The following was submitted by my friend (one of the last ones) Tim W. who received it anonymously.
Some time this year, we taxpayers may again receive an Economic Stimulus payment. This is a very exciting program. I'll explain it using the Q and A format:
Q. What is an Economic Stimulus payment?
A. It is money that the federal government will send to taxpayers.
Q. Where will the government get this money?
A. From taxpayers.
Q. So the government is giving me back my own money?
A. Only a smidgen.
Q. What is the purpose of this payment?
A. The plan is for you to use the money to purchase a high-definition TV set, thus stimulating the economy.
Q. But isn't that stimulating the economy of China ?
A. Shut up.
Below is some helpful advice on how to best help the US economy by spending your stimulus check wisely:
• If you spend the stimulus money at Wal-Mart, the money will go to China
• If you spend it on gasoline, your money will go to the Arabs.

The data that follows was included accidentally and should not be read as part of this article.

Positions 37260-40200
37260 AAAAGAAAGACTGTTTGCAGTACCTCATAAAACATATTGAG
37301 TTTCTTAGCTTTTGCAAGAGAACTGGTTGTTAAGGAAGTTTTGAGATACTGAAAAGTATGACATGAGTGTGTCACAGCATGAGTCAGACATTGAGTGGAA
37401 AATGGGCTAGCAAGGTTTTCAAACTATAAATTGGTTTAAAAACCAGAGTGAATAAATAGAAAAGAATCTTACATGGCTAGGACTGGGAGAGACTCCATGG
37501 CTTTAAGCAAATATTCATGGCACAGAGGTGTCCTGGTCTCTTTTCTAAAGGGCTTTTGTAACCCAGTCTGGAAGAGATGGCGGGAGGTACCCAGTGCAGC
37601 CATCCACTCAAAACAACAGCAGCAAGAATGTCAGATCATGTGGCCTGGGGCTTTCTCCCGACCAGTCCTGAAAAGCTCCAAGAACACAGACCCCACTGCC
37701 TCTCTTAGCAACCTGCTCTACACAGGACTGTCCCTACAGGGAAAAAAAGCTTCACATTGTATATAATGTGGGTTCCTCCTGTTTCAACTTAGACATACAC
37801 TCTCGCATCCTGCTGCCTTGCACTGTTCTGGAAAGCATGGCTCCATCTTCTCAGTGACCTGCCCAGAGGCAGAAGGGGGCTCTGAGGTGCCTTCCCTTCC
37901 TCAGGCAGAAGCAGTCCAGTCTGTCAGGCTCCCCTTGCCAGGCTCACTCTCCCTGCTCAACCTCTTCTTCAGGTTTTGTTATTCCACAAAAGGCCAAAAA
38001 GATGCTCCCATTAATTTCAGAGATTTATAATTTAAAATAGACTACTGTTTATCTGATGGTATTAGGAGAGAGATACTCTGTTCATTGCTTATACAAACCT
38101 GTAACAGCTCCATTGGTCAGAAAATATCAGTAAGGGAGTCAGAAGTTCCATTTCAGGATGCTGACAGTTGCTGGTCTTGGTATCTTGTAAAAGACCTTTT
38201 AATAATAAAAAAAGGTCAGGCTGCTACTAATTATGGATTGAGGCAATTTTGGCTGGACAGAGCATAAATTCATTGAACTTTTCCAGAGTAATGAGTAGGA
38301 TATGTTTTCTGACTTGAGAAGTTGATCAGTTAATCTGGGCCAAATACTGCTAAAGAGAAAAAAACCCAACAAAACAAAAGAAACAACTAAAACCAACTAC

• If you purchase a computer, it will go to India.
• If you purchase fruit and vegetables, it will go to Mexico, Honduras and Guatemala .
• If you buy a car, it will go to Japan or Korea.
• If you purchase useless stuff, it will go to Taiwan.
• If you pay your credit cards off, or buy stock, it will go to management bonuses and they will hide it offshore.
Instead, keep the money in America by:
1 spending it at yard sales, or
2 going to ball games, or
3 spending it on prostitutes, or
4 beer or
(These are the only American businesses still operating in the US .)
Go to a ball game with a tattooed prostitute that you met at a yard sale and drink beer all day.
Tuesday, September 8, 2009
I am totally sorry that the text below is unformatted, but you can thank the WSJ for that. In order for me to report the full story, you would have to pay for a subscription so I grabbed it on my Blackberry for you.